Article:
In the Northern Hemisphere, today is the winter solstice, the shortest day of the year and the longest night. It's officially the first day of winter and one of the oldest-known holidays in human history. Anthropologists believe that solstice celebrations go back at least 30,000 years, before humans even began farming on a large scale. Many of the most ancient stone structures made by human beings were designed to pinpoint the precise date of the solstice. The stone circles of Stonehenge were arranged to receive the first rays of midwinter sun.
Some ancient peoples believed that because daylight was waning, it might go away forever, so they lit huge bonfires to tempt the sun to come back. The tradition of decorating our houses and our trees with lights at this time of year is passed down from those ancient bonfires. In ancient Egypt and Syria, people celebrated the winter solstice as the sun's birthday. In ancient Rome, the winter solstice was celebrated with the festival of Saturnalia, during which all business transactions and even wars were suspended, and slaves were waited upon by their masters.
Henry David Thoreau said: "In winter we lead a more inward life. Our hearts are warm and cheery, like cottages under drifts, whose windows and doors are half concealed, but from whose chimneys the smoke cheerfully ascends."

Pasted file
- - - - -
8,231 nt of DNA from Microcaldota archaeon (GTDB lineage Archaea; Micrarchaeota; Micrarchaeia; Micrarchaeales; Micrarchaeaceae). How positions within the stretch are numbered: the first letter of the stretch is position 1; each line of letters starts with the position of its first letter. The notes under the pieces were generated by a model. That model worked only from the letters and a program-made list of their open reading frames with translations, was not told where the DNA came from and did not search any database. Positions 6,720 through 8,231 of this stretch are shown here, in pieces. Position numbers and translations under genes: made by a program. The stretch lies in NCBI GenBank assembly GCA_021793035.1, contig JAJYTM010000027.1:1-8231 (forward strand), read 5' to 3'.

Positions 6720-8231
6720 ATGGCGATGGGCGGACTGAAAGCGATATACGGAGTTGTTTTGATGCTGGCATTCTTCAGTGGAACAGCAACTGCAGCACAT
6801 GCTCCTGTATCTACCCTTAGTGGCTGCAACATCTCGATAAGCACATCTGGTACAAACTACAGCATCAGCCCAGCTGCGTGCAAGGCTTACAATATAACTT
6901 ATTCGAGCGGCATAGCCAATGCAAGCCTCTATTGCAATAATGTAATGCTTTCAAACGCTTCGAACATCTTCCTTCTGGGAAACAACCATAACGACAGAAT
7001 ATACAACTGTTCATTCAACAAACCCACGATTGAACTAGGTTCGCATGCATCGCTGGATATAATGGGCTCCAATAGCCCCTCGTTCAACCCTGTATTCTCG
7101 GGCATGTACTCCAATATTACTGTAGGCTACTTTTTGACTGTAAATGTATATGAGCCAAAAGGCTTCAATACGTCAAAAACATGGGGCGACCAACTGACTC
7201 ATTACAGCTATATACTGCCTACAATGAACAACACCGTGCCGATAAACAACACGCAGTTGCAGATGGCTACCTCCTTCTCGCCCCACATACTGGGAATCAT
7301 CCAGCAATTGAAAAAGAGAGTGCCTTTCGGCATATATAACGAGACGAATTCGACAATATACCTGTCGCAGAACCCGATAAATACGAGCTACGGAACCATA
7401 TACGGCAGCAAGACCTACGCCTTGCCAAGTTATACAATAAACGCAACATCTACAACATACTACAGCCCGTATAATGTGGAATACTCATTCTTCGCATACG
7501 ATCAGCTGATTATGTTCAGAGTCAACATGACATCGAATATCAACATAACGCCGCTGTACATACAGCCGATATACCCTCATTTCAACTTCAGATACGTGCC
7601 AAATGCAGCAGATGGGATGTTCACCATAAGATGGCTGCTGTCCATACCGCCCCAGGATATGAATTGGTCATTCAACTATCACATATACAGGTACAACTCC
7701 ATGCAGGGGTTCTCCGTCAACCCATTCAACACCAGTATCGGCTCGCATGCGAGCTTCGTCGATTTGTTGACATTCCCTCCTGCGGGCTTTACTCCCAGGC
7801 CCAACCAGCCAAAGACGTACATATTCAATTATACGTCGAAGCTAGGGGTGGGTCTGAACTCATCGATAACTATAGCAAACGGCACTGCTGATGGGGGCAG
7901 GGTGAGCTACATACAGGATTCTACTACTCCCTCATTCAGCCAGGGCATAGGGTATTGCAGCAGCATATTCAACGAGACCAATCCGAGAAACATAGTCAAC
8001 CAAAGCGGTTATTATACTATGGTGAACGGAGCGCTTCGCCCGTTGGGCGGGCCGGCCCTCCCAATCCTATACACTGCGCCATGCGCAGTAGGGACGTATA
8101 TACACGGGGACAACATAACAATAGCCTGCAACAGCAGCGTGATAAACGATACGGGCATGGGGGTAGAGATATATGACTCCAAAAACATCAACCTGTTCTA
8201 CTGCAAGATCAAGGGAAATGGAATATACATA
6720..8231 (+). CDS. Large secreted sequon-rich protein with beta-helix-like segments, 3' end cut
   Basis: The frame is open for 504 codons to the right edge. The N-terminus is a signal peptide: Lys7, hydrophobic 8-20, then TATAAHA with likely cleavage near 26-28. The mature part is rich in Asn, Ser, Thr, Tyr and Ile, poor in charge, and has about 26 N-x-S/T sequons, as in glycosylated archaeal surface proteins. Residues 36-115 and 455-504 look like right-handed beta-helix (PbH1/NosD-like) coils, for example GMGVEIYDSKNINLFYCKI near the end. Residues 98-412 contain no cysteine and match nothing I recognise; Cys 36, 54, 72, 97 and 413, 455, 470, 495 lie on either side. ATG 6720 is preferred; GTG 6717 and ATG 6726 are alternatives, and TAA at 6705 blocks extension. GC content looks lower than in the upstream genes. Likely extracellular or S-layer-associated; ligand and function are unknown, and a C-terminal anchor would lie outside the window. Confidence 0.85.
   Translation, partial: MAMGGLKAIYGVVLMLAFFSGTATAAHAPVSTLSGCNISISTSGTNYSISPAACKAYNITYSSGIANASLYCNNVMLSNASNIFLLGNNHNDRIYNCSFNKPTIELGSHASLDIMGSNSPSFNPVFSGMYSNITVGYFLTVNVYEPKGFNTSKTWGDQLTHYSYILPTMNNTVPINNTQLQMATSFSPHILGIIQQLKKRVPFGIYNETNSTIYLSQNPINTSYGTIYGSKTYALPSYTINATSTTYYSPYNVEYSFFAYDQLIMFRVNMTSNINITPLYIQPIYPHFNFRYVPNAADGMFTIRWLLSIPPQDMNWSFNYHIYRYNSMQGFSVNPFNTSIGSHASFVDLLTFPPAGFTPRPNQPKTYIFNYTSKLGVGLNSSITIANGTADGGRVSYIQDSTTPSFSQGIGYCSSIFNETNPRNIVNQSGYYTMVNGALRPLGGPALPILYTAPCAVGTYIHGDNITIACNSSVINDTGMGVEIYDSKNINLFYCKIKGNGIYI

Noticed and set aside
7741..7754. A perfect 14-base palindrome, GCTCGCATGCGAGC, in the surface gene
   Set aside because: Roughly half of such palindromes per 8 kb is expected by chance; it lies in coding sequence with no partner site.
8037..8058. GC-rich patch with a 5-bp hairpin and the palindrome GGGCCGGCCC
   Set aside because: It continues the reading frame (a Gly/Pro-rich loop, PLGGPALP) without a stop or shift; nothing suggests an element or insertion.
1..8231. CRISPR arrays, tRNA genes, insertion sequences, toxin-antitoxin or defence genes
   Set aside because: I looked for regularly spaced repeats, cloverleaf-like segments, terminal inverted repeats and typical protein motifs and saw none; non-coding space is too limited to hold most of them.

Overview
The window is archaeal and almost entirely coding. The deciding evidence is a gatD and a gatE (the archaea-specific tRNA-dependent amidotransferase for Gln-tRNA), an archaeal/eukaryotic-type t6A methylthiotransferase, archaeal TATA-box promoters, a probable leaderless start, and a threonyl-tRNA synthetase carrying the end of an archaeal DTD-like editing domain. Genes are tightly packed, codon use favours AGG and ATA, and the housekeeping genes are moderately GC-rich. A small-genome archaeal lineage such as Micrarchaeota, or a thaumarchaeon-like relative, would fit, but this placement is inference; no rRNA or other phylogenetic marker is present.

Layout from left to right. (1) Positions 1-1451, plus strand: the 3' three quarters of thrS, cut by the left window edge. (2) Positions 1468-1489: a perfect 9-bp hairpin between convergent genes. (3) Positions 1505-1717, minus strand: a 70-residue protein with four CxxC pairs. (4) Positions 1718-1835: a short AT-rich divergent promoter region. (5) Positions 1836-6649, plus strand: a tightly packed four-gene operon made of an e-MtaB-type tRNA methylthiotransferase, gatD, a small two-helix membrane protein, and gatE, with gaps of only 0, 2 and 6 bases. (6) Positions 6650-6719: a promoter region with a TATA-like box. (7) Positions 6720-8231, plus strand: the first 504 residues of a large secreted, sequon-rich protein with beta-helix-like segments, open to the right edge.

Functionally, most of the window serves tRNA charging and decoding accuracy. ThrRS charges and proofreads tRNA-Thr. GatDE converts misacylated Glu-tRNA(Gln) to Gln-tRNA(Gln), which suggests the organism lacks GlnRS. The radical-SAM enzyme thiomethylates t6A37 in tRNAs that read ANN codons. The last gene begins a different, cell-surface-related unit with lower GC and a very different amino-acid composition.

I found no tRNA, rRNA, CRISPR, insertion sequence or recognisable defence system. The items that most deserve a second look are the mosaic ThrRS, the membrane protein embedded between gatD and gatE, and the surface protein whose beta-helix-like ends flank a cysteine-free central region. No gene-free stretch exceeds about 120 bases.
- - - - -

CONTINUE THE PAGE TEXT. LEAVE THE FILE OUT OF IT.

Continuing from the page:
I love being reminded of the history behind some memorable moments. 30,000 years is a long time, huh? So the roots of our feeling somewhat cheated on daylight today come from a LONG time ago!
One of the church study groups planned at our UCC church this winter has to do with how the minds and intelligence and knowledge that we have accumulated since the men (and they were mostly men) wrote down their sermons and letters in the Bible have evolved. It is called "Painting the Stars". Although the word "evolution" can be sometimes a trigger word for some biblical discussion...what is planned for discussion here is more about "evolved" knowledge about our world, our universe, our place in the universe, and our scientific views (although of course still limited). How does this new knowledge impact our understanding of what was written back then. Should be an interesting discussion.
The lighting of bonfires to tempt the sun back (as mentioned above) came way before the Bible, of course, but I can understand their concern! And now that we know more about the sun as a star, we know that they were not so far off in that worry for now we know that the sun is actually finite and that in some far distant future it will be gone. Or so scientists think at this point in time. So lighting a few bonfires to "tempt" the sun to come back is not such a bad idea after all! :-)
(quotes are from Garrison Keillor's website)